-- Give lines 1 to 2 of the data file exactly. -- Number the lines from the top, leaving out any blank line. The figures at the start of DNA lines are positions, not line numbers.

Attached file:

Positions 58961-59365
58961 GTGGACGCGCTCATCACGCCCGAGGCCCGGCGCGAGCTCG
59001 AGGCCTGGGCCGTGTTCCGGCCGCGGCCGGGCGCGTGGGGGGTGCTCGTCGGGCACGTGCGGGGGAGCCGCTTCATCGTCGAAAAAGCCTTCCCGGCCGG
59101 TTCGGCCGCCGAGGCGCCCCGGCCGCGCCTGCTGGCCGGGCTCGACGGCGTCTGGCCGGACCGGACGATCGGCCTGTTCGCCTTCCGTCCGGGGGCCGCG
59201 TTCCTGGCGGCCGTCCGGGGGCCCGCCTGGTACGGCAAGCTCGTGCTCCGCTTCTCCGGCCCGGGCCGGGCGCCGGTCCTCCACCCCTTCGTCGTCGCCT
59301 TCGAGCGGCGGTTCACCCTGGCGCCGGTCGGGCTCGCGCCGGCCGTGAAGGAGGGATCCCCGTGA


Positions 58961-59365
58961 GTGGACGCGCTCATCACGCCCGAGGCCCGGCGCGAGCTCG